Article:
We address this on several fronts. First, if we know a customer is bringing their own laptop, we provide them with a settings guide in their reservation confirmation sheet. This way they have it and our student technician working the event has it as well. The guide explains how to adjust the settings on their computers to be the most compatible with our equipment.

Second, we try to have one of our laptops on standby. Laptops we manage receive routine maintenance and are tested weekly to ensure they work with all our equipment. Again, because most customers prefer to bring their own laptops, they tend to opt out of renting ours. However, when compatibility issues arise with no time to tweak settings, this is the next best solution.

Lastly, when the budget allows, we have focused upgrades on purchasing equipment that minimizes compatibility issues. These equipment upgrades are the subject of another segment.

Student Organizations

Student organizations are great customers; they’re often easy-going and flexible. Most students grew up surrounded by technology and lack any aversion to incorporating it in their programs. They need little instruction, and usually are able to diagnose and fix their own problems before a technician can even get to them for assistance. Our challenge with student organizations has been keeping up with their technology growth, particularly Apple products.

Apple is obviously very popular. They provide stable, reliable, and user-friendly products. They meet a growing demand of people who want to use technology without having to learn how it works to use it. The problem lies in Apple electing to offer standard features in a proprietary form. For example, if a customer wants to connect their non-Apple device to an external display, we give them a VGA or HDMI cable, and that’s it. If a customer wants to connect a MacBook to an external display, they need an adapter—DisplayPort, Mini-DisplayPort, Micro-DVI, Mini-DVI, Thunderbolt, Lighting, etc.—depending on the generation of MacBook they’re using. An even bigger upcoming problem will be the iPhone 7, in which Apple has decided to remove the headphone jack and rely solely on its Lighting cable to transmit sound.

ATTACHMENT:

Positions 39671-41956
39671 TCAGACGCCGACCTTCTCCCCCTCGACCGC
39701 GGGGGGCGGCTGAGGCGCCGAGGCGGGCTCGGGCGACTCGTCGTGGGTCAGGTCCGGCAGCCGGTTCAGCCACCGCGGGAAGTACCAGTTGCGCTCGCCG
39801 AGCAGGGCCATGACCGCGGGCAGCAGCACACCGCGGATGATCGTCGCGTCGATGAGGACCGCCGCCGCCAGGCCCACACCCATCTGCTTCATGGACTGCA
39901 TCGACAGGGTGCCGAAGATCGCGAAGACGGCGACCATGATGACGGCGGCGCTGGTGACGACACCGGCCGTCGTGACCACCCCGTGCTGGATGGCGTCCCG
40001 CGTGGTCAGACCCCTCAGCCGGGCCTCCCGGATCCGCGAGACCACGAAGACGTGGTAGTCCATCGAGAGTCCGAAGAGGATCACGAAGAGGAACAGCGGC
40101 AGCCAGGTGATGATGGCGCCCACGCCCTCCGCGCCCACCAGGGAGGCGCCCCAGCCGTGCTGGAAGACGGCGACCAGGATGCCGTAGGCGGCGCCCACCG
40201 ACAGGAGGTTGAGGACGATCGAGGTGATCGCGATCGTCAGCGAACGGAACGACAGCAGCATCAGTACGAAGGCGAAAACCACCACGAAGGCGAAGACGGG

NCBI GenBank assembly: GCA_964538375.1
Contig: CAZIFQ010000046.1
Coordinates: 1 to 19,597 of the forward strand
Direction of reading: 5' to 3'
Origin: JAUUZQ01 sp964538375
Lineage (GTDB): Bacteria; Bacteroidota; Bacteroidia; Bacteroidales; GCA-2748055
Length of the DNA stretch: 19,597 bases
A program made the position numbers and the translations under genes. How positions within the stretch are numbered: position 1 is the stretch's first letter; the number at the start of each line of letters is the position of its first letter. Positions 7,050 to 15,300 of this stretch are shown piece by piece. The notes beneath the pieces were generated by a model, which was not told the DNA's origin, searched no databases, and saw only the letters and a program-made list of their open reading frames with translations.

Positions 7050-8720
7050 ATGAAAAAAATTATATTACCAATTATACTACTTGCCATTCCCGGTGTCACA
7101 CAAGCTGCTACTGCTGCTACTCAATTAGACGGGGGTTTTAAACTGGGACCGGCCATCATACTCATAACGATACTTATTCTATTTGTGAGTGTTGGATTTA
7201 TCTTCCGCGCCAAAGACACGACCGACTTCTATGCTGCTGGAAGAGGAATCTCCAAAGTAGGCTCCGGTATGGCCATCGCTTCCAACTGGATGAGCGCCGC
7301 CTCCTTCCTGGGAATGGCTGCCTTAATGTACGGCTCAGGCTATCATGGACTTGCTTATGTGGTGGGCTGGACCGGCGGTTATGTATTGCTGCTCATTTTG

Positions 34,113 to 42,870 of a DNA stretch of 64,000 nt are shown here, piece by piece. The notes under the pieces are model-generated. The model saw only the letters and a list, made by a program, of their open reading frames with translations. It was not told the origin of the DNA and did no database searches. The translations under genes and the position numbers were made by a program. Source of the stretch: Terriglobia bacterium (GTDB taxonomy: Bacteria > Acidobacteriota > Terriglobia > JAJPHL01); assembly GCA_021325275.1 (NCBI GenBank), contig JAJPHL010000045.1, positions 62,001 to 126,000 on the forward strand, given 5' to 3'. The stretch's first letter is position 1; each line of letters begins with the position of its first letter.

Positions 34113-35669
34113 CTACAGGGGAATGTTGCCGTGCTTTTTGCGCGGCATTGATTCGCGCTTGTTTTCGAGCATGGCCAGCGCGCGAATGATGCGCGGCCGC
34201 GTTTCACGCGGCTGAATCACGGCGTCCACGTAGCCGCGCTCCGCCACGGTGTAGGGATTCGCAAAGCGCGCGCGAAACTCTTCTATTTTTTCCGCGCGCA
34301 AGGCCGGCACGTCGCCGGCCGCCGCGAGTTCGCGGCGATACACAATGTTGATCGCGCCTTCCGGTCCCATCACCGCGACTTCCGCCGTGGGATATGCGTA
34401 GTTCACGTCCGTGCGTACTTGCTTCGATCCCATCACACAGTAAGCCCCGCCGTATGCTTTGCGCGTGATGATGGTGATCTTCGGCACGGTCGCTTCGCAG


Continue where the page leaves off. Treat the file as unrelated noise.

This perfectly highlights the problem. We have invested in solutions based on certain technology standards, to which Apple doesn’t conform. For a time, we did try to provide all the necessary adapters to our customers using Apple. However, they were highly unreliable.

We are now exploring two solutions, which are working very well. For audio, we invested in short-range Bluetooth transmitter/receiver kits. These kits bypass any proprietary features and rely on a feature users’ demand, but Apple doesn’t control. This has been a particularly successful solution for dance groups, who often have multiple members in one group using different smart devices to play different songs.

For video, we noticed the failure rate for Mac adapters was highest when trying to convert from digital to analog. Our building was designed to be all VGA (digital was still in its infancy). The problem wasn’t that students didn’t own adapters; they just didn’t own adapters that worked with analog. To reconcile this, we opted to upgrade a small number of meeting spaces by replacing projectors with 65" LED monitors. This has been a huge success on multiple levels. New monitors have both digital and analog inputs, so the adapters that Mac users already own work perfectly, and analog devices are still compatible. But it also opens up the opportunity for us to explore devices that transmit audio and video wirelessly, which would be the ideal solution.

These simple changes have enabled our staff to vastly reduce the time spent trying to troubleshoot equipment and adaptors, so they can better serve departments and student organizations.